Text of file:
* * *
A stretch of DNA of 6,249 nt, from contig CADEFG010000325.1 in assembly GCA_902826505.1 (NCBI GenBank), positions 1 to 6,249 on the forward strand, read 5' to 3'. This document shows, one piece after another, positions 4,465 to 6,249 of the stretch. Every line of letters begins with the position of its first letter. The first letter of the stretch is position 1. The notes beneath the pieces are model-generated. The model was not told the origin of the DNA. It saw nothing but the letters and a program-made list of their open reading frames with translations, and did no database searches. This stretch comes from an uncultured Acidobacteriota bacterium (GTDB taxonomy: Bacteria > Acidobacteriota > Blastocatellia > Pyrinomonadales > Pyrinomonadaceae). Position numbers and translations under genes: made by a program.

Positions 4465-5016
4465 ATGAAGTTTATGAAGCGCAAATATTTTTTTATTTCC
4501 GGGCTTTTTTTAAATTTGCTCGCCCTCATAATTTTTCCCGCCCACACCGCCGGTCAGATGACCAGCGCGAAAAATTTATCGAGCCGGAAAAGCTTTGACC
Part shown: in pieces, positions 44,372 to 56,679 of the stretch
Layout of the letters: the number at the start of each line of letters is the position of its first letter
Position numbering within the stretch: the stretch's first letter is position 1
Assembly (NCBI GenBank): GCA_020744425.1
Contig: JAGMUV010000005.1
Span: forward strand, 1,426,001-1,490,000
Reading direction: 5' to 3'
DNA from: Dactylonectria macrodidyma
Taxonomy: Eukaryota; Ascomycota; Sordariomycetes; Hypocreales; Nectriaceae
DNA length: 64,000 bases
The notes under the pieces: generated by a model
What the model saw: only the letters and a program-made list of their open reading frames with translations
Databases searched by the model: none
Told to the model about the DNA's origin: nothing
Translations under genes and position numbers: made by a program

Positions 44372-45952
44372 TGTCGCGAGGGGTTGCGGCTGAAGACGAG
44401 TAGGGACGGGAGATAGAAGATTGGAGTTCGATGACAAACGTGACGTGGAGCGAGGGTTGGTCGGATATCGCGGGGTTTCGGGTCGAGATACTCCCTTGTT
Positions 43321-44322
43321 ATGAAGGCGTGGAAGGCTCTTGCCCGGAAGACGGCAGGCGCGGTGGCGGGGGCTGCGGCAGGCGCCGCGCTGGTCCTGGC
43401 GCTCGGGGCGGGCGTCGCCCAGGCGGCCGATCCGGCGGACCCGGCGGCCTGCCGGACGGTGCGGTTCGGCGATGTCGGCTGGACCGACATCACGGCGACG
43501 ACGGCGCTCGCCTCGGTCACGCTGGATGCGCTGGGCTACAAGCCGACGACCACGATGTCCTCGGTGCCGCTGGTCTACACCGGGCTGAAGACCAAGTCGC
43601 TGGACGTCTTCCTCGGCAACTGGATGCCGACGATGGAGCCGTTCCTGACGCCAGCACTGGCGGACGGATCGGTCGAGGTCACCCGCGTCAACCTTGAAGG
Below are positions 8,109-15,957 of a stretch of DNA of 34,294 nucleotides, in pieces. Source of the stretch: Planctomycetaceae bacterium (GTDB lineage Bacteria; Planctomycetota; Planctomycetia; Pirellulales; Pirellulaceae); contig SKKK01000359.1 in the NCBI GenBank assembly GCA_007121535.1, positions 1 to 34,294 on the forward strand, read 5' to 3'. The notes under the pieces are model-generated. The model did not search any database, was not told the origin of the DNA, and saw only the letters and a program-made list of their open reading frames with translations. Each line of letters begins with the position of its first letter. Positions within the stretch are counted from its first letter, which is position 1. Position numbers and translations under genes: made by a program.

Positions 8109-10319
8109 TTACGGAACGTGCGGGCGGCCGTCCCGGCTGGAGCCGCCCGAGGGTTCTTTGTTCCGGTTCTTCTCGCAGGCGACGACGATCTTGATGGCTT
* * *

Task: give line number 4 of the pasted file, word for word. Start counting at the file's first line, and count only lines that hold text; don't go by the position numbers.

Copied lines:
4501 GGGCTTTTTTTAAATTTGCTCGCCCTCATAATTTTTCCCGCCCACACCGCCGGTCAGATGACCAGCGCGAAAAATTTATCGAGCCGGAAAAGCTTTGACC